Benjamin Cooke
(1734 - 1793)

Cooke : To Cupid on Valentine's Day : illustration

To Cupid on Valentine's Day
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From "A collection of glees, catches and canons.... composed by Benjamin Cooke, organist of Westminster Abbey". London, c.1780. Mawkish to the modern mind, Parrott's lyrics were popular in their day. Printed in Dodsley's popular "Collection of Poems" (1748 and later editions), they were sufficiently well known to be quoted in "The tour of Dr. Syntax in search of the picturesque" (1812).
Lyrics: Rev'd. Charles Parrott

Come thou rosy dimpled boy, source of ev'ry heart-felt joy;
Leave the blissful bow'rs awhile, Paphos and the Cyprian isle;
Visit Britain's rocky shore, Britons too thy pow'r adore;
Britons hardy, bold and free own thy laws and yield to thee.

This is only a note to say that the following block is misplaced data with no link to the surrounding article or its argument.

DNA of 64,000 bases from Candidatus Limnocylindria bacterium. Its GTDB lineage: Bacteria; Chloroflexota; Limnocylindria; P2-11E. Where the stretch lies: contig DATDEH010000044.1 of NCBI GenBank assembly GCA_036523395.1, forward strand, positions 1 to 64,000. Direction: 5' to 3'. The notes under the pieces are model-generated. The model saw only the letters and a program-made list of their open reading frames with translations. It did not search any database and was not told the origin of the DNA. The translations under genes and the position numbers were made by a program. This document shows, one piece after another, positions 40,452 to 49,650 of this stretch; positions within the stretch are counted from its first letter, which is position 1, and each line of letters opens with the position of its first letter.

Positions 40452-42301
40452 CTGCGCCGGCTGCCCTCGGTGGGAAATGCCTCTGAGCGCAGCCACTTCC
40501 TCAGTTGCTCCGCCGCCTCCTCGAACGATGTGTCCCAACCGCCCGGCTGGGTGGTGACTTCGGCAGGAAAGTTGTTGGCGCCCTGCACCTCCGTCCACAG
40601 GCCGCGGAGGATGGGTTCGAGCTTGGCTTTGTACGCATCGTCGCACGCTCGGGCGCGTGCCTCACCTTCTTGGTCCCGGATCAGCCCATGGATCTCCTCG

Source of ev'ry heart-felt joy, come thou rosy dimpled boy.

Haste to Sylvia, haste away, this is thine and Hymen's day;
Bid her thy soft bondage wear; bid her for love's rites prepare,
Let the nymphs, with many a flow'r, deck the sacred nuptial bow';.
Thither lead the lovely fair, and let Hymen too be there.
This is thine and Hymen's day; haste to Sylvia, haste away.

Only while we love we live; love alone can pleasure give.
Pomp and pow'r and tinsel state, those false pageants of the great,
Crowns and sceptres, envied things and the pride of eastern kings,
Are but childish empty toys when compared to love's sweet joys;
Love alone can pleasure give, only while we love we live.